The name bison is the Greek word for “ox-like animal”.
The American bison and the European bison (known as a wisent) are the largest surviving land animals in North America and Europe. Cloven hooved and similar in appearance to cattle and buffalo, two subspecies of bison exist in North America: the plains bison (Bison bison bison) and the wood bison (Bison bison athabascae).
For plains bison, the bulk of their diet is grass, even during the winter months. Wood bison have a slightly more diverse diet that includes lichen and woody vegetation, and during the winter months an almost exclusive diet of sedges.
Covered in thick dark brown fur, bison can grow to be more than two meters tall and weigh over a ton. At one time, more than 60 million grazed on the grasslands of North America from Arctic Alaska to the Gulf of Mexico.
These animals were vital to the survival of many Native American peoples that shared the land with them. They used every part of the animal for food, clothing and shelter. All that changed during the 1800s when European settlers hunted and slaughtered the massive herds until by 1889 only 541 bison were left.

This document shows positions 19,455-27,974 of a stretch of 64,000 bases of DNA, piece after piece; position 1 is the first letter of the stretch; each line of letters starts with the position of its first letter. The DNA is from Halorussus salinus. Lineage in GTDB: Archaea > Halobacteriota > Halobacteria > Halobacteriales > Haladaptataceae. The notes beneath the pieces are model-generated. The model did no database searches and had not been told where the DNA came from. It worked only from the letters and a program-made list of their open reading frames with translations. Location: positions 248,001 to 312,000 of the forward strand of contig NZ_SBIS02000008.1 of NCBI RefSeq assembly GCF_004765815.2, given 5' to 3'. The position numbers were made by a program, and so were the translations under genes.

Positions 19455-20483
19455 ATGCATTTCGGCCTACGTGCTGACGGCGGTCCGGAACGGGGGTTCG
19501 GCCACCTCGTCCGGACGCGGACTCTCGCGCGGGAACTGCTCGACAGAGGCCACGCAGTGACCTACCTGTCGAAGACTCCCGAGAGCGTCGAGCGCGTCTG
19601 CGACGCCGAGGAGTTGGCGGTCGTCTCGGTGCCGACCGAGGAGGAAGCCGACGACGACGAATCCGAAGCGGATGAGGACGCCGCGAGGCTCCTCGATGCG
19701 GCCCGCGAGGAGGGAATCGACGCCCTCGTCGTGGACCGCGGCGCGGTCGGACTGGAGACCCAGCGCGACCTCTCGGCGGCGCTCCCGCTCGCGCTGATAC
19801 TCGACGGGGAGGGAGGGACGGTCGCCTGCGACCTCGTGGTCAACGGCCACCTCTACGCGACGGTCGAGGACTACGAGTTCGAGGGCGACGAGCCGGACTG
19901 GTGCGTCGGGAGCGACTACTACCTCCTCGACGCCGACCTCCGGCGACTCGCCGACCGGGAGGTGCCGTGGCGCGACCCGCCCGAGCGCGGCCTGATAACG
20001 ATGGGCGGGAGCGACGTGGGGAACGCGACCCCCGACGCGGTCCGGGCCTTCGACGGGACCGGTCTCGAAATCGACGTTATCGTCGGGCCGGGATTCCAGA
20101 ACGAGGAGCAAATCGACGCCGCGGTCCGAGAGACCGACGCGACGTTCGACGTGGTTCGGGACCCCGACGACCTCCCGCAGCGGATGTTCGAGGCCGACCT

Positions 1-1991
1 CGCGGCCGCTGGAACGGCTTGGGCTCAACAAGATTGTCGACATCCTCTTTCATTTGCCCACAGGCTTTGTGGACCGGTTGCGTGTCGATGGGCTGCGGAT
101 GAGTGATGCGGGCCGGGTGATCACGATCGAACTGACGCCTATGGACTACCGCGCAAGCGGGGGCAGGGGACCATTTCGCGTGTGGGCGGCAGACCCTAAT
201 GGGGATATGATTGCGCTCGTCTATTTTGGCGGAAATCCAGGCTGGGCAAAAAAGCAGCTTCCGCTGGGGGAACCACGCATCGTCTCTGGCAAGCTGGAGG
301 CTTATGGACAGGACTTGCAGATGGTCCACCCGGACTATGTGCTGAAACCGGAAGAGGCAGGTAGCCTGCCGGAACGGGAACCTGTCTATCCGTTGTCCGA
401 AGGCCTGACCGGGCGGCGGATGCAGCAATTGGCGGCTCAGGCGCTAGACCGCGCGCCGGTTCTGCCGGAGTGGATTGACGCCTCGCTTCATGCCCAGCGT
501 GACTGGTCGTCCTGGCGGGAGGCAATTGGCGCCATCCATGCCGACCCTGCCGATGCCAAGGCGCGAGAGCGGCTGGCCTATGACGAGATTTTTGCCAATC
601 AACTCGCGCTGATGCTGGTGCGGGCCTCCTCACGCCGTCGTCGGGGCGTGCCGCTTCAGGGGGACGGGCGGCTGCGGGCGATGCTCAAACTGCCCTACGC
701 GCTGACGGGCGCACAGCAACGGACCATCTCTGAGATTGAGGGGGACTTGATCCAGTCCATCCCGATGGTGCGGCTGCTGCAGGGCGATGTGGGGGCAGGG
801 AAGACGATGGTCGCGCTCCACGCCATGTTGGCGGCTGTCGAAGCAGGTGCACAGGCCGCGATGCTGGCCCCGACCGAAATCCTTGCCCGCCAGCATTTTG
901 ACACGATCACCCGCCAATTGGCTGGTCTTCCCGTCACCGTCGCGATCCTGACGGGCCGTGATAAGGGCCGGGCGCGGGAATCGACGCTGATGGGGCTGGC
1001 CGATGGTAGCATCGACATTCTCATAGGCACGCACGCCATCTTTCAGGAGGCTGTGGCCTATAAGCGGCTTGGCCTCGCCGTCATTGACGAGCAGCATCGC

Today, the descendants of those Native Americans are helping bring back these symbols of the American West by giving them a new home on the reservations of America’s Plains Indians.
Until recently, the animals mostly lived in national parks and on a few reserves. By returning them to Native American lands, they have the chance to expand their habitat once more.
Such efforts are not just about wildlife conservation, but about reconnecting with a traditional way of life that vanished over a century ago.
The bison in the Cave of Altamira (pictured here) was painted some 17,000 to 12,000 years ago by people of the Magdalenian culture living in what is now northern Spain.
As for the difference between a buffalo and a bison, it may be a matter of semantics but, as everyone knows, you can’t wash your hands in a buffalo.